Governance in UNESCO Biosphere Reserves Project Activities

Collaborative Conservation Governance in Working Landscapes: A Contextual Analysis of two South African Biosphere Reserves in the Boland Mountain Complex.

The Man and the Biosphere (MAB) Programme has been earmarked as one of the most promising ways of tackling the triple challenge of the Anthropocene and achieving the Sustainable Development Goals (SDGs). Furthermore, it may have the potential to make positive contributions to one of the most troubling conservation challenges of our time – winning spaces for large carnivores in human-dominated landscapes.

This study aims to assess the interpretation and implementation of the MAB Programme in two South African Biosphere Reserves (BRs) and explore how BRs as landscape level collaborative initiatives can support Cape leopard conservation. Moreover this study is informed by two objectives. First, to understand how the chosen governance strategy and structure of two South African BRs have helped to achieve a context appropriate interpretation and actioning of MAB in the landscape. Second, to understand how landscape level collaborative conservation initiatives support leopard conservation across multi-use landscapes and especially in unprotected environments.

This study takes on a mixed methods approach in which qualitative data takes priority and quantitative data is used for support in an embedded multiple-case study design. The sampling techniques used include purposive sampling and snowball sampling from the original respondents. Methods of data gathering will include a combination of semi-structure interviews (the principal collection method), a review of archival, policy and other documents, and supported by a survey with a mixed methods questionnaire. The qualitative data will be analysed with the use of thematic analysis, the mixed data with qualitative and quantitative content analysis, while the purely quantitative data will be analysed through descriptive statistics (counts and frequency).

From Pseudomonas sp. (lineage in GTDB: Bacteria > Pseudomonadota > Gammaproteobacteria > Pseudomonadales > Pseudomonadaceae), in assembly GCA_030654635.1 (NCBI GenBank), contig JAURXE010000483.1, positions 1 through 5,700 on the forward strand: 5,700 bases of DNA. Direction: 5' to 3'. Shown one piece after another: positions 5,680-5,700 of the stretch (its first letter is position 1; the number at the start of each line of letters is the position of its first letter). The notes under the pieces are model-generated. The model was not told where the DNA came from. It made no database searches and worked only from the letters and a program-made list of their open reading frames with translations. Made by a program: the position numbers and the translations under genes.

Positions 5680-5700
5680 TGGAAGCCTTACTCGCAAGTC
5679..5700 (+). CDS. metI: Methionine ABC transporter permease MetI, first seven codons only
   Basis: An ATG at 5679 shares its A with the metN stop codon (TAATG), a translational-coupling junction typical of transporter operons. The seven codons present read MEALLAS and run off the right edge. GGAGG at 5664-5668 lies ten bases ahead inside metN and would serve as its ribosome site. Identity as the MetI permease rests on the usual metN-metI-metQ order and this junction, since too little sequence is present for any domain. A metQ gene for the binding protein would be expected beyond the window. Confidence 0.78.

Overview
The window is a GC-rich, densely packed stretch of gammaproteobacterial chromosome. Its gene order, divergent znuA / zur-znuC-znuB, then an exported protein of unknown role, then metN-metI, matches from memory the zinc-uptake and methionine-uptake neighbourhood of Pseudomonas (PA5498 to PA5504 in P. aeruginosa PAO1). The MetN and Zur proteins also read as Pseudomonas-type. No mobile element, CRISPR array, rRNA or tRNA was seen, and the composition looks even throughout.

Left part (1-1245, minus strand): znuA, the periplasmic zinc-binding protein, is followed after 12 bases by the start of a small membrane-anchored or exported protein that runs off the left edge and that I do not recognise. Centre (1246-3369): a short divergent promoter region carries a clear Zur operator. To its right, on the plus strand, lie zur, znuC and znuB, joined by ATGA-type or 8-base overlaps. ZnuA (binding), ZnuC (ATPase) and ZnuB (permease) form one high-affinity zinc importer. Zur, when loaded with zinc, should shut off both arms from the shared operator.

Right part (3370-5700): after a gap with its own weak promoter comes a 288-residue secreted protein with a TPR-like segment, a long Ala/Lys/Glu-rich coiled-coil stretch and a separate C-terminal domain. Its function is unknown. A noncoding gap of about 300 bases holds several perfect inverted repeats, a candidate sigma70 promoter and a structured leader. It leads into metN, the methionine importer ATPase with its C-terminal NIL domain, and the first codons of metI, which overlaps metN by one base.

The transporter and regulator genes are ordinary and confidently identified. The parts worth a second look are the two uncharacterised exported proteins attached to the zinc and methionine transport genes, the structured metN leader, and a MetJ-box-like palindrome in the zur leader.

This research contributes to the needs for; empirical studies on the MAB itself, which is important for sharing knowledge across the World Network of BRs (WNBR); the need for further research on collaborative initiative in complex contexts; as well as the need for research on conservation of large free-roaming carnivores in working landscapes.

This research is in progress. It is being undertaken as Masters research at the Nelson Mandela University by Mr. Michael Klaver under the supervision of Drs Bianca Currie (NMU), Kaera Coetzer (Wits) and James George Sekonya (NMU).